Is your child protected from preventable illnesses at school?


(BPT) - Fall is an exciting time for kids — seeing old friends, getting to know new classmates, learning new skills and exploring classrooms. But with all this fun and interaction, it’s important to remember one of the best ways to keep your child safe and healthy is to make sure he or she is up to date on their vaccinations. Vaccines have made many once-common serious childhood diseases rare today. They are safe, effective and they save lives.

“It’s critical to make sure that you and your children receive vaccinations according to the schedule recommended by the Centers for Disease Control,” says John Meigs, Jr., MD, president of the American Academy of Family Physicians. “Vaccines are important not only for school-age children, but for babies and young children, pregnant women, teens and pre-teens, adults and seniors.”

How exactly do vaccines work? According to the patient education website familydoctor.org, “Vaccines contain weakened versions of a virus or versions that look like a virus (called antigens). This means the antigens cannot produce the signs or symptoms of the disease, but they do stimulate the immune system to create antibodies. These antibodies help protect you if you are exposed to the virus in the future.”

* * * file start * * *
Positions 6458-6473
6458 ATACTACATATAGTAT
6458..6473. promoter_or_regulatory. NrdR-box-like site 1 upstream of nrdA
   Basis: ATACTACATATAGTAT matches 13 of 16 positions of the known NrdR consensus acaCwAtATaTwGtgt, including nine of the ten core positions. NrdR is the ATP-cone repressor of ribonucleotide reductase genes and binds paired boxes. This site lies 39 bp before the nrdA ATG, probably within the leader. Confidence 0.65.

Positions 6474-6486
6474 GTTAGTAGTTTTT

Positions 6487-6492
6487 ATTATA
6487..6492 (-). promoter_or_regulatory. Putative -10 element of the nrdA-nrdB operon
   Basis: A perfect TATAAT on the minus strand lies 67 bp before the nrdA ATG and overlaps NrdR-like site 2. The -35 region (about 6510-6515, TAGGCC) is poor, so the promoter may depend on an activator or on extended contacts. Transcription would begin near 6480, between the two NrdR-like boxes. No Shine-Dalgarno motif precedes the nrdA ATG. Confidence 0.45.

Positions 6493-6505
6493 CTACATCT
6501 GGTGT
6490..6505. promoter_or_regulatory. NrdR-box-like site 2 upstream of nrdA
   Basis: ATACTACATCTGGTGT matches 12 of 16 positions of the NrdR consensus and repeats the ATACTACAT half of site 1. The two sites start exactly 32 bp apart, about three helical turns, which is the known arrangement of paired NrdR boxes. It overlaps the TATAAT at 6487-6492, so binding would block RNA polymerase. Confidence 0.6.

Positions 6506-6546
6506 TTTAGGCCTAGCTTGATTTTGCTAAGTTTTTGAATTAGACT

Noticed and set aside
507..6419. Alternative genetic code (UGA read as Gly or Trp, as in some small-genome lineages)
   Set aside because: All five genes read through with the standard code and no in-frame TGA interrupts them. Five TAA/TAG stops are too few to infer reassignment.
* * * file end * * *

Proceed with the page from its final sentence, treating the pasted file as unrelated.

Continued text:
Much like how an athlete trains to prepare for competition, vaccines train your immune system to respond in case the body is exposed to the virus. If it is, it knows exactly how to fight it off. Vaccines help you stay healthy, and if you do get sick, it might be less severe or for less time when compared to others who have not been immunized.

The CDC lists recommended immunizations for the prevention of 17 diseases to protect people from birth through old age. All states require children to be vaccinated against certain communicable diseases in order to attend school.

Information about recommended immunization schedules for people of all ages is available at familydoctor.org. On aafp.org, you can find an interactive map showing vaccine-specific coverage levels for each state.

If anyone in your family is behind on their vaccinations, it’s easy to catch up. Speak with your family physician about creating a plan. You might even be able to schedule vaccine-only visits, meaning you won’t even need an exam.

Concerned about costs? Vaccines are typically covered by health insurance, so it’s likely you won’t have to pay anything. If you don’t have health insurance, reach out to your state public health department. Many offer assistance programs that provide vaccines at a reduced cost.

Visit familydoctor.org for health information the whole family can use.